Domestic problems, been a little too depressed to update this blog for all 1 or 2 of you besides me who have looked at it. Nothing that won't eventually be resolved, but let's just say I've had some root canals and they were a walk in the park compared to this.

Finally noticed the Lowes again, it's near the Crenshaw stop of the Green Line. Have to go there and see if I can get some copper tubing to make the parabolic shaper needed to make the plastic mold needed to make the sun helmet/cooker.

Another sign of life in Long Beach's Rainbow Harbor, a reddish-colored crab walking along the bottom at low tide. Overall the damned place still looks too sterile to me, no doubt because of the toxins mentioned earlier.

I've been seeing some yellow fruit on trees from the train. They may be some type of lemon or lime, because I noticed such a bush on the way to Portfolio today. The unripe fruit looks exactly like a lime (because it is?) but the riper ones are almost orange, and inside they look like an orange but are far too sour for my taste. And of course the shape of the fruit is still like a lime, with that little nipple on one end. Before I leave for NM, I plan to check out at least one more of those trees I saw. For tomorrow, I intend to finish the Universal Edibility Test on a succulent found near the Del Amo stop yesterday.

I modified the UET so it can be used more often; typically 24 hours of near-fasting is necessary, and that's too much stress on my system to do more than once a week. So I split it into two parts: day one, just complete up to swallowing the test sample and waiting 8 hours, then eat a normal meal. Day two, after 8 hours fasting, eat the 1/4 cup and wait 8 hours. Using this method, every two days you can have tested another plant or part of a plant. The way I study all night and sleep during the day makes this even easier; I normally just drink water all night anyway, so eating a little breakfast (the test sample) before going to sleep is perfect. After an average of 4 hours sleep, if I wake up alive that ought to be good enough proof that the sample was edible; of course if I can wait another 4 hours before eating anything, all the better.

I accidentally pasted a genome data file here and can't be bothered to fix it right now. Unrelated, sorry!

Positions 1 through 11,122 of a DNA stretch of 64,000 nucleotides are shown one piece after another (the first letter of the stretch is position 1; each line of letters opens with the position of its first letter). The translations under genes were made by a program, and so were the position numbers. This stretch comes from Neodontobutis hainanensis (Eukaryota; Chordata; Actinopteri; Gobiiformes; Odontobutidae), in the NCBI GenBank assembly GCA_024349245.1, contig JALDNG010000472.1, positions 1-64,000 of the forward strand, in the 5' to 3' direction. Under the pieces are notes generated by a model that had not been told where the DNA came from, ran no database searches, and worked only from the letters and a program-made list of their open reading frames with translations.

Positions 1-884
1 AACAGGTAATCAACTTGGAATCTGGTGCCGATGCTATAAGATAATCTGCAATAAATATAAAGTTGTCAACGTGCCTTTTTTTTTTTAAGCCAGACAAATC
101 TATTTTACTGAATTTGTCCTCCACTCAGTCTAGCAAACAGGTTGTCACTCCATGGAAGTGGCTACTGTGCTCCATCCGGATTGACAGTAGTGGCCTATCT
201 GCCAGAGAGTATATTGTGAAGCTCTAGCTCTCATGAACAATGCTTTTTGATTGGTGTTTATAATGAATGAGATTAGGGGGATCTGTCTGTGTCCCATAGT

Found some instructions on the web for exporting your Thawte Freemail cert, so it can be imported into other applications. The basic command is, after telling Netscape to save your cert as mycert.p12:

openssl pkcs12 -in mycert.p12 -out mycert.pem -nodes

I think this was easier under older versions of netscape; IIRC, the .pem format was the default. Anyway, to import it into IE you only need the .p12 file. The .pem is useful for experimenting with signing jarfiles and whatever else. I tried signing a certificate request using the IE wizard, and it seemed to work, but when I then tried to install the cert the wizard told me the matching request couldn't be found. Even though it was in the same place as before. I don't understand. Anyway, I now partially understand how these certs are used, with SSL, for website authentication, instead of the old username/password method. I haven't gotten it to work with cygwin/apache yet, but the concept is at least grokable now, and I didn't have a clue about it until the last 24 hours.

I found some of my old CFS Automation Project and EZR programming floppies while cleaning out my room a week or so ago, and yesterday I paid $12 to use a computer with a floppy drive so I could zip the files up and place them on my website, in the src/ subdirectory. Not sure what everything is for, it's been years since I wrote that crap... I just wanted to have it saved for my vanity's sake.

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last updated 2013-01-10 20:14:11. served from tektonic.jcomeau.com